Updated 3:42 p.m.
The state’s top insurance official has approved the Aetna-Humana merger — without a formal public hearing that had been planned for this spring.
“We found no reason to deny or delay the approval,” Kentucky Insurance Commissioner Brian Maynard said in a statement to Insider Louisville.
Aetna’s proposed $37 billion acquisition of Louisville-based Humana has garnered significant national attention and is being scrutinized by the U.S. Department of Justice on antitrust grounds. The deal also has to be approved by the 18 states in which the companies operate. Aetna CEO Mark Bertolini said this month that the merger had been approved in seven states, according to the Hartford Courant.
While Kentucky’s immediate past insurance commissioner, Sharon P. Clark, told IL in October that she did not foresee any kind of competition problems in the state as a result of the merger, she was planning to hold a public hearing on the matter this spring. The hearing would have given members of the public an opportunity to voice their concerns.
Maynard, her successor, said he does not believe such a hearing is needed.
“Based on my office’s in-depth internal review, I felt no need to conduct a formal public hearing on the request, which would have resulted in additional expense being passed on to the consumer,” Maynard said.
“In this case, a hearing would have been an unnecessary formality,” he said. “We saw no reason to add additional costs to the process.”
Kentucky law states that the commissioner “shall approve any merger or other acquisition … unless, after a public hearing, the commissioner finds that” the merger would lessen competition or harm consumers.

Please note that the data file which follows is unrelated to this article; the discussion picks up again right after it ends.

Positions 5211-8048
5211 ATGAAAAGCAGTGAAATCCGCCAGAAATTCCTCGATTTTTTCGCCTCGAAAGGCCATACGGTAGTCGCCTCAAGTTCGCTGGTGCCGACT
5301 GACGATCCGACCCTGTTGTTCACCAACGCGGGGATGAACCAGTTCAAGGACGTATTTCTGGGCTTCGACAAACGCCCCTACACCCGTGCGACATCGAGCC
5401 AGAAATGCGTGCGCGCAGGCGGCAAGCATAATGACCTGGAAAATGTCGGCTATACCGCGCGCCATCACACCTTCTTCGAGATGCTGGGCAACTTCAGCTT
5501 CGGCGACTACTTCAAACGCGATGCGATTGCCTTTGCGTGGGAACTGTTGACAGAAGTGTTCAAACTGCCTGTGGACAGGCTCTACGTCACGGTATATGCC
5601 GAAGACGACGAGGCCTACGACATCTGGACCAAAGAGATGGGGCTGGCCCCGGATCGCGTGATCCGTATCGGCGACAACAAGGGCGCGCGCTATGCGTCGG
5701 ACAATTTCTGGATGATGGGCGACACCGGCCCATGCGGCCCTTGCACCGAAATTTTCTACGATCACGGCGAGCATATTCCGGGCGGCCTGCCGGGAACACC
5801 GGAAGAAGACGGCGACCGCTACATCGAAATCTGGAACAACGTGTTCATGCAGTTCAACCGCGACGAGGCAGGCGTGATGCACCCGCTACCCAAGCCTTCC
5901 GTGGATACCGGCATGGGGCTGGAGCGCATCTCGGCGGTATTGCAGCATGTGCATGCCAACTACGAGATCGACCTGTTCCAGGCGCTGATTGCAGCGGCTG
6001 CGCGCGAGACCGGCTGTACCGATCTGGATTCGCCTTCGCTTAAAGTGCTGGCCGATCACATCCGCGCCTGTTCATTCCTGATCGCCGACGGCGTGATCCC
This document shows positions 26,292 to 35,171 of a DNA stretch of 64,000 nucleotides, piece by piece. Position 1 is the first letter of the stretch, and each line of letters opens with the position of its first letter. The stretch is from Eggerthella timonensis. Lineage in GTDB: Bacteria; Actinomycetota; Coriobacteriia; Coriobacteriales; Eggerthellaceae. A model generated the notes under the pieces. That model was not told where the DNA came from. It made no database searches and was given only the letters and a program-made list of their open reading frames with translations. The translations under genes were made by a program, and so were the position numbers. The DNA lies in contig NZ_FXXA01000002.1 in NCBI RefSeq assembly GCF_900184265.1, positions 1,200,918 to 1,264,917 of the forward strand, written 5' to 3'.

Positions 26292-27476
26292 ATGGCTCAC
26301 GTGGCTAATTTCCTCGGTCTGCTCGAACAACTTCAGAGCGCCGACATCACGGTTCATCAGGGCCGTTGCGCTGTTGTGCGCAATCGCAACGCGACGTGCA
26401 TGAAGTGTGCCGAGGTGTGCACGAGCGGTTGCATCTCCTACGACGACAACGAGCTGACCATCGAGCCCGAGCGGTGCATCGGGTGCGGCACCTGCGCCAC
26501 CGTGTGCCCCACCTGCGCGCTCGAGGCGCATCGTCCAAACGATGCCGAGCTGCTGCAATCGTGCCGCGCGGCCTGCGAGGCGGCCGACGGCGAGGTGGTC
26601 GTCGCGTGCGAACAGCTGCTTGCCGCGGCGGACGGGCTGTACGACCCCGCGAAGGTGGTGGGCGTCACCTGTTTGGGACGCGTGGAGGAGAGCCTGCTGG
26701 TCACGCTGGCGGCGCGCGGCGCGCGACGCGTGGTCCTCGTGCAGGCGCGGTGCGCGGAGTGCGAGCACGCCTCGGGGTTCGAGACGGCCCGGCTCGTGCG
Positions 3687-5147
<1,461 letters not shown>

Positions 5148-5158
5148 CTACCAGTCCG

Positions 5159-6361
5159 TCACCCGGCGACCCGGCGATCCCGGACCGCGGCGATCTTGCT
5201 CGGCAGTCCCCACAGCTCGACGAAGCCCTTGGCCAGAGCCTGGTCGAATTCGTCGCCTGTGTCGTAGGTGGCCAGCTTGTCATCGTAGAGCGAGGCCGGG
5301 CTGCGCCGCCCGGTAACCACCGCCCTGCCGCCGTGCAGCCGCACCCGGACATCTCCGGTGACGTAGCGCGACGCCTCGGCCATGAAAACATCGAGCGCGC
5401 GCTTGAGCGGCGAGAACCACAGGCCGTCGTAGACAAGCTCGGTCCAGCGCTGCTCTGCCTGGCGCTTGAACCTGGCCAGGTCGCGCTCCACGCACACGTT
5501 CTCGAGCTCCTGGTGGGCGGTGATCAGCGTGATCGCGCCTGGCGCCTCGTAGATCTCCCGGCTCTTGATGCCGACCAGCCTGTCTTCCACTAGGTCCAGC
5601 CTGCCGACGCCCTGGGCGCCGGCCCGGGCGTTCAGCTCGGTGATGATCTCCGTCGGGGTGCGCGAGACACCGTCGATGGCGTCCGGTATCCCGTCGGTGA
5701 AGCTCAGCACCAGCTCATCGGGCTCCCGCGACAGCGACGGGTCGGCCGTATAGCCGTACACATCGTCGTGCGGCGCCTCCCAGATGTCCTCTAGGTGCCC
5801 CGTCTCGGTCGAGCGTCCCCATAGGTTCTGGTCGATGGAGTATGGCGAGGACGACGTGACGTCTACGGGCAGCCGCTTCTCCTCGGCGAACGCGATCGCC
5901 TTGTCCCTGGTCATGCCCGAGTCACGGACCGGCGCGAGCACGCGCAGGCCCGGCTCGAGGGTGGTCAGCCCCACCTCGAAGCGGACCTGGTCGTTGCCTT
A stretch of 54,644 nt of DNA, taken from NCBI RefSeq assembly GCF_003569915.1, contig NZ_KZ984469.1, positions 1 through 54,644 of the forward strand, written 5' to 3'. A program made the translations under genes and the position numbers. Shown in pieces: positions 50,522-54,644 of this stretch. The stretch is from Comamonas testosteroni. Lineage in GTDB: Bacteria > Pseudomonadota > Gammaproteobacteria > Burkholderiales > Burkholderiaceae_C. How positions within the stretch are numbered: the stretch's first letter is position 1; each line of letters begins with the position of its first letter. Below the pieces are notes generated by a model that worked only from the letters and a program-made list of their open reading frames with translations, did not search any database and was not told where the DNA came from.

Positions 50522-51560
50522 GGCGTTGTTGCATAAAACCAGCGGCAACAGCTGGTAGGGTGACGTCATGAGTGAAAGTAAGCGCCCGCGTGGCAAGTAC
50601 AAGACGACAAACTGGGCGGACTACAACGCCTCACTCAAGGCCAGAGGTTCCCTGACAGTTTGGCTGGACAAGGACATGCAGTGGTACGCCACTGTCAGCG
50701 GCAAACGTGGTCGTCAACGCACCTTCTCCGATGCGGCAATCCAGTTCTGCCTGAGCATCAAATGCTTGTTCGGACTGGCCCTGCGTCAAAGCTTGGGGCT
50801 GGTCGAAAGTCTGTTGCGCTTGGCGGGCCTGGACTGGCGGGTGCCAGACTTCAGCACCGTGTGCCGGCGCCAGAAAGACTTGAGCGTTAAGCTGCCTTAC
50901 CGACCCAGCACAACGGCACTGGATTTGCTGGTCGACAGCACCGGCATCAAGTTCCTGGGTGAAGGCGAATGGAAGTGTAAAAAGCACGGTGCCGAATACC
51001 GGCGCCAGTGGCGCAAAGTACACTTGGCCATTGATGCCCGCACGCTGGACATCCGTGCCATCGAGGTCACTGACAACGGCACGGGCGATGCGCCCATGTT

A spokeswoman told IL via email that the law “requires the commissioner to approve a merger, unless the commissioner can prove at a public hearing that the merger does not meet the standards of (the law). After conducting the review of the filings, it was concluded that the merger met the standards of (the law.) Therefore, it could not be proven at a public hearing that the merger did not meet the standards of (the law.)”
Maynard’s order also states that his office believes no policy holders will be adversely affected and that the acquisition will not substantially lessen competition in Kentucky.
The spokeswoman said the department reviewed company information, market data and supporting documents, but would not release any without a public records request, which, she said, was standard procedure for financial documents of this nature.
The proposed merger, which has been approved by shareholders of both companies, has faced stiff opposition from consumer and medical groups, including the American Medical Association, the American Antitrust Institute and the American Hospital Association. The organizations said the merger would be bad for consumers. Even presidential hopeful Hillary Clinton has weighed in, saying she has “serious concerns” about the merger.
Maynard, however, said his office “concluded there would be no adverse impact on consumers.
“In fact,” he said, “all indications are that overall competition in Kentucky’s health insurance market is strong.”
Anyone who wants to appeal the order can do so within the next two months.